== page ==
Queensland Study Shows Aussie Gambling Increase

he Queensland Treasury is known for publishing its annual Australian Gambling Statistics. The latest version to be released is the 35th edition that goes as far as to cover the 2017-2018 year.

Reporting Background

The history of the Australian Gambling Statistics report dates back to 1983 and the Conference of Government Racing Officials in Darwin. Attendees wanted to find a way to gather reliable economic and social data on gambling for the entirety of Australia.

Later that year, the Racing and Gaming Ministers’ Conference in Melbourne took it further and decided to establish the National Statistical Data Bank across the country. Every state agreed to submit their racing and gaming statistics per a format developed by the Tasmanian Racing and Gaming Commission.

States began submitting their information dating back tin 1972.

Ultimately, the Queensland Treasury agreed to collect the data, pull it all together, and release it annually for the public.

With that, the Queensland Treasury released the 35th edition of the Australian Gambling Statistics report to cover 1992-1993 to 2017-2018. The Treasury released it this month.

Basic Statistics

The big news from the report is that the amount of money Australians lost to gambling from 2017 to 2018 was $24.887 billion, which was a 5% increase from the previous year.

The largest increase happened in New South Wales with a 3.2% increase to $9.8 billion. Victoria was second with a 6.2% increase to $5.8 billion.

On the other hand, Western Australia decreased its amount of gambling loss by 3.2% to $1.3 billion. Tasmania followed with a 1.6% decrease, and the Australian Capital Territory decreased by 0.4%.

Tim Costello of the Alliance for Gambling Reform speculated that the current rates will push the 2018-2019 numbers over $25 billion in total. “That’s a number over which our political leaders should be hanging their heads in shame,” he said.

Further, Costello claimed that betting ads are significantly to blame. “Is it any wonder this is happening in Australia when our national sporting codes have a partnership with gambling companies, and gambling advertising is so prolific on television, radio, online and in outdoor advertising? Our governments can and should do better.”

Regional Explanations

First, the report focuses on New South Wales and its significant increase.

Powerball rules changed in January 2018 to introduce another prize division, increase the entry fee, and change the number of balls in the main draw. As for lotteries, the New South Wales Lotteries in March changed to award additional prizes.

And in April, the laws changed to cap the number of gaming machines in some establishments but allowed for machine entitlements in small hotels and clubs “to improve their ongoing financial viability.”

Victoria, second on the list of increased loss territories, didn’t change much pertaining to the availability of gambling. It did, however, begin a prohibition on static betting advertising in certain situations, such as near schools, on public transportation infrastructure, and on public roads. This wasn’t implemented until May 2018, though.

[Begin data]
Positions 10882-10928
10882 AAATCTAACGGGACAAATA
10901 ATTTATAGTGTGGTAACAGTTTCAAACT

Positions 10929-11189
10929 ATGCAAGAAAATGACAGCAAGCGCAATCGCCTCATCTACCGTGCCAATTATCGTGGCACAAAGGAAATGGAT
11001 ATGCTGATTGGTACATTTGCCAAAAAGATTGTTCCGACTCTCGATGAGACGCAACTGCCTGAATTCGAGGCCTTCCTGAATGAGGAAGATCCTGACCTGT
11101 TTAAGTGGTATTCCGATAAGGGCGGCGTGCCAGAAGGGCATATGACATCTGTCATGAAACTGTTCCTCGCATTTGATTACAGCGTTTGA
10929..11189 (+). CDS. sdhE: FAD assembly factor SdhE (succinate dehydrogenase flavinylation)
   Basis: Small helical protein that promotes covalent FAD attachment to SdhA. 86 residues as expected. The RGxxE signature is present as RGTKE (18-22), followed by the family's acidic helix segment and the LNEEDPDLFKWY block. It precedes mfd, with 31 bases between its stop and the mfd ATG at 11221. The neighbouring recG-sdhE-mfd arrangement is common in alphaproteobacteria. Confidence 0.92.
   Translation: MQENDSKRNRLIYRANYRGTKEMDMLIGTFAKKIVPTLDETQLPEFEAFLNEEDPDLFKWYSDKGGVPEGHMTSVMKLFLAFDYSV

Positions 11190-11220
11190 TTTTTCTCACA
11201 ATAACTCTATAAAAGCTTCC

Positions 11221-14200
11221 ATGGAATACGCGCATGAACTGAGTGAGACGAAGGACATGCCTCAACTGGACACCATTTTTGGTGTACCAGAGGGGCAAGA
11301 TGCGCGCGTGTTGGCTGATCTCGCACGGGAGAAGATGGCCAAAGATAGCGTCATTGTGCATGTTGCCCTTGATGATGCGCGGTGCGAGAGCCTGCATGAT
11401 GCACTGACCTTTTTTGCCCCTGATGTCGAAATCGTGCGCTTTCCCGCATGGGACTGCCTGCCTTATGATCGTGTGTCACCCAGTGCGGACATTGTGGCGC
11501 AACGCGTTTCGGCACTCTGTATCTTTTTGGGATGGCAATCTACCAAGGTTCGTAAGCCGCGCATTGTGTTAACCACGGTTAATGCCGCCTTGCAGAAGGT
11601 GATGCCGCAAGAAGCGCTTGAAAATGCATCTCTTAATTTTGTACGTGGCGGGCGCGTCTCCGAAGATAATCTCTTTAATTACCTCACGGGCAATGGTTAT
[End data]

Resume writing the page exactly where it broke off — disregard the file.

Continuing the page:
Western Australia’s improvement may be tied to several changes, most of which took place in 2017. It changed bingo payouts and references to bookmaker pricing. Ironically, gaming became more prevalent in some ways.

WA authorized cruise ships to operate onboard casinos, withdrawing a former prohibition on gambling within 12 nautical miles of the Western Australia coastline.

Tasmania did, perhaps, the most to address responsible gambling and strengthen existing measures while implementing new initiatives that inform customers about choices.

In addition, Tasmanian political parties focused a lot of attention on electronic gaming machines in hotels and clubs, prompting the public to become more aware of the dangers and potential harm.

Losses Per Gambling Type

To break down the numbers by the type of gambling involved provides more insight into which forms are becoming more popular. It also shows the types in which people are more likely to lose money.

  • Racing, mostly TAB = down 9.8%
  • Sports betting (TAB fixed odds) = up 37.2%
  • Gaming = down 1.4%

Since the gaming category includes so many different forms of gambling, it is important to break the numbers down further:

  • Casino gaming = down 8.4%
  • Gaming machines = down 3%
  • Instant lottery= up 7.5%
  • Keno = up 271.6%
  • Lotteries = up 23.6%
  • Lotto = up 11.4%
  • Pools = up 16.7%

Clearly, the most significant jump came in keno, but the numbers are still low as compared to overall spending on other forms of gambling. However, sports betting saw notable growth in gambling losses. If Costello is accurate, this is in great part due to prolific advertising.

With all of the talk about casino gaming and pokies, it is somewhat surprising that the losses decreased in the past year. Perhaps the information being passed on through media coverage and responsible gambling platforms is getting through to the public.


Rose Varrelli avatar
Rose Varrelli
Senior Casino & News Writer

Hi there! I’m Rose, and with nine years behind me in the iGaming industry, I craft engaging narratives at CasinoAus. My education in Communication across Europe has sharpened my skills in fintech, casino legislation, and digital marketing. Backed by a strong foundation in SEO, storytelling, and cross-cultural communication, I’m passionate about creating content that resonates globally and educates our audience.

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